Little is said of the real meaning of Christmas - Catholic Courier

Little is said of the real meaning of Christmas

One of the greatest threats to the credibility of religious claims is the boilerplate banality that emanates from some religious figures and pundits, especially at Christmastime.
 

There has been much fulminating on cable television this month about perceived assaults upon cherished Christmas traditions in the United States, including nativity scenes and Christmas trees.
 

As the nation becomes more pluralistic — far beyond Will Herberg’s 1955 vision of a tri-colored religious landscape populated by Protestants, Catholics and Jews — it has, in fact, become increasingly difficult to sustain those longstanding traditions against closer legal scrutiny.
 

But the standard defense of those traditions never seems to get beyond the assertion that this is a “Christian” nation (“Christian,” that is, in the evangelical, fundamentalist and Pentecostal Protestant sense of the word) and that it was founded as such.
 

How dare these non-Christian late-comers to our shores question, much less challenge, our existing arrangements. Their options, it would seem, are either to adapt and accept, or go elsewhere, reminiscent of the love-it-or-leave-it defiance of the Vietnam-war era.
 

Little or nothing is said, however, about the real meaning of Christmas, or about the values and issues that were at the heart of the preaching and ministry of the one whom Christians call, especially at this time of the year, the Prince of Peace.
 

Jesus said that his father in heaven anointed him to “bring good news to the poor … to proclaim release to the captives and recovery of sight to the blind, to let the oppressed go free. …” (Luke 4:18-19).
 

He often couched this message in parables, as in the story of the Good Samaritan who comes alongside a man robbed and beaten and tends to his wounds, and then finds him a safe place to stay, after various Israelites had passed the man by (Luke 10:30-37).
 

Jesus’ point was not simply to underscore the importance of neighborliness and concern for others. If that was all there was to the story, Jesus would have made the Samaritan the injured party and the Israelite priest the one who comes to his aid.
 

As it was, no Jew would have expected hospitality from a Samaritan (see Luke 9:52-56). Thus, the parable challenged Jesus’ listeners to conceive the inconceivable, namely, that the despised Samaritan was “good.” This would require them to re-examine their most basic attitudes and values. The parable, therefore, was not merely instruction; it was a form of proclamation about the moral demands of human relationships.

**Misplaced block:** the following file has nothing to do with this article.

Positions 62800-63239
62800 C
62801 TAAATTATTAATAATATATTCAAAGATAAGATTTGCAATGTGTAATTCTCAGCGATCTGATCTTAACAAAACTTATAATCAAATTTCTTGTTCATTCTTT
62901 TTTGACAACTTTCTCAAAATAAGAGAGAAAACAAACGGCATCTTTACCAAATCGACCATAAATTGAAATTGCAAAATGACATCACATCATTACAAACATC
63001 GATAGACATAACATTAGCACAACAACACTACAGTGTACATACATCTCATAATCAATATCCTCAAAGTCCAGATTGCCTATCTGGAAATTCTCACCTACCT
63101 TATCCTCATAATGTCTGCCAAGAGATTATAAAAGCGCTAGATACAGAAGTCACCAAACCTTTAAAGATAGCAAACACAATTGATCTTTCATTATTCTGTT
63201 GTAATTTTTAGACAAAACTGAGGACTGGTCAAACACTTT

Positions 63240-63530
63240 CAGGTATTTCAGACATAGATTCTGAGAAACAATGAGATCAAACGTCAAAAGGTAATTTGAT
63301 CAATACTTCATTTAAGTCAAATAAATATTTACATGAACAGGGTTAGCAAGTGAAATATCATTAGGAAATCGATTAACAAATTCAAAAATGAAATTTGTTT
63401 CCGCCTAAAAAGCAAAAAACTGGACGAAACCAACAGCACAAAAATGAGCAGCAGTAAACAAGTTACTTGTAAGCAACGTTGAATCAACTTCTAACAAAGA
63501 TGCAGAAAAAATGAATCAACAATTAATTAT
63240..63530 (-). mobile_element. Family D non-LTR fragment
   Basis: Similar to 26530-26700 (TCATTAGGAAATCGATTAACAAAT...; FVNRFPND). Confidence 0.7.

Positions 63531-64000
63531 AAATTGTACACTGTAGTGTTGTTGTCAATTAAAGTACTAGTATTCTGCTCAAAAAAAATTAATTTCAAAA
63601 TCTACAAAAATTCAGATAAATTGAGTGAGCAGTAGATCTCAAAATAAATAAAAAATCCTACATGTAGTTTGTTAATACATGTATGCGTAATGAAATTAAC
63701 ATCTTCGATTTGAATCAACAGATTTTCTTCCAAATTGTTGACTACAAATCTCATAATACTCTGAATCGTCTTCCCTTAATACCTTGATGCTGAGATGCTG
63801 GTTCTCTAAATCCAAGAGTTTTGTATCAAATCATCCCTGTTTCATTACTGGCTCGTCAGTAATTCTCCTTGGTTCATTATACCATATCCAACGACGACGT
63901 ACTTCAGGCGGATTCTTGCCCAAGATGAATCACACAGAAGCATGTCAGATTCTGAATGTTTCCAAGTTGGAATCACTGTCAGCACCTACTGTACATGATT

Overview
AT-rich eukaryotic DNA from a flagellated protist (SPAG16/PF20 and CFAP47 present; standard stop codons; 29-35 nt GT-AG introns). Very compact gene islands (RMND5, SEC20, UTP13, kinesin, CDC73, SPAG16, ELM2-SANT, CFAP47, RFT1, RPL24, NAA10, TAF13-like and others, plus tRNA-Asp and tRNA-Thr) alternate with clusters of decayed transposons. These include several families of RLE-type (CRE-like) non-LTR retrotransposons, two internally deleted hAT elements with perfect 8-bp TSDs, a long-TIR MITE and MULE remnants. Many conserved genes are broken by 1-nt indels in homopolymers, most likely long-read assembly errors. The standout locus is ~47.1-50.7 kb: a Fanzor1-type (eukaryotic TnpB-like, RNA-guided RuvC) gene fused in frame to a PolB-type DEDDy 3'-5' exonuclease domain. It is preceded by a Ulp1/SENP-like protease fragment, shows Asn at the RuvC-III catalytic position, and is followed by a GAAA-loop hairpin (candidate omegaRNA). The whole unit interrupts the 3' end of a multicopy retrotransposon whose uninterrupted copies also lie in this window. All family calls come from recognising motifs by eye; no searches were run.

Jesus drove home yet another point in his parable of the prodigal son, which was a direct attack on the kind of smug self-righteousness and unforgiving hardheartedness that too often characterizes his modern-day followers(Luke 15:25-30).
 

He repudiated not only the elder brother who resented his father’s benevolent reaction to the prodigal son’s return, but also the proud Pharisee (Luke 18:10-14) and the discontented laborers in the vineyard (Matthew 20:1-15).
 

The hated publicans and prostitutes, he said, would enter the Kingdom of God before any of the self-righteous would (Matthew 21:31-32). Indeed, he condemned the latter for trying to shut the doors of the kingdom (Matthew 23:13), while failing to recognize that everyone is an “unprofitable servant” (Luke 17:10). God, he insisted, would exalt the humble and bring down the proud (Luke 14:11; 18:14).
 

Jesus made himself the friend of outcasts (Matthew 11:19) and did not avoid their company (Mark 2:16).
 

He urged the rich young man to sell all that he had and give the money to the poor, and only then to follow him (Mark 10:21). It would be more difficult, he warned, for rich people to enter the kingdom than for a camel to pass through the eye of a needle (Mark 10:25).
 

The call to discipleship was a call to the imitation of Christ (John 13:15). The disciple is to act as Jesus himself: with compassion, humility, generosity and self-sacrifice, and always in the service of those in need (Mark 9:33-50; 10:42-45). The disciple is to be marked by love for others (John 13:34-35).
 

For Jesus, following the spirit of the law was always more important than fulfilling its letter (Mark 7:1-16). “Not everyone who says to me, ‘Lord, Lord,’ will enter the kingdom of heaven, but only the one who does the will of my Father in heaven” (Matthew 7:21).
 

The father’s will is summarized for us in the Sermon on the Mount (Matthew 5-7).
 

No mention there of nativity scenes and Christmas trees.
 

Father McBrien is a professor of theology at the University of Notre Dame.

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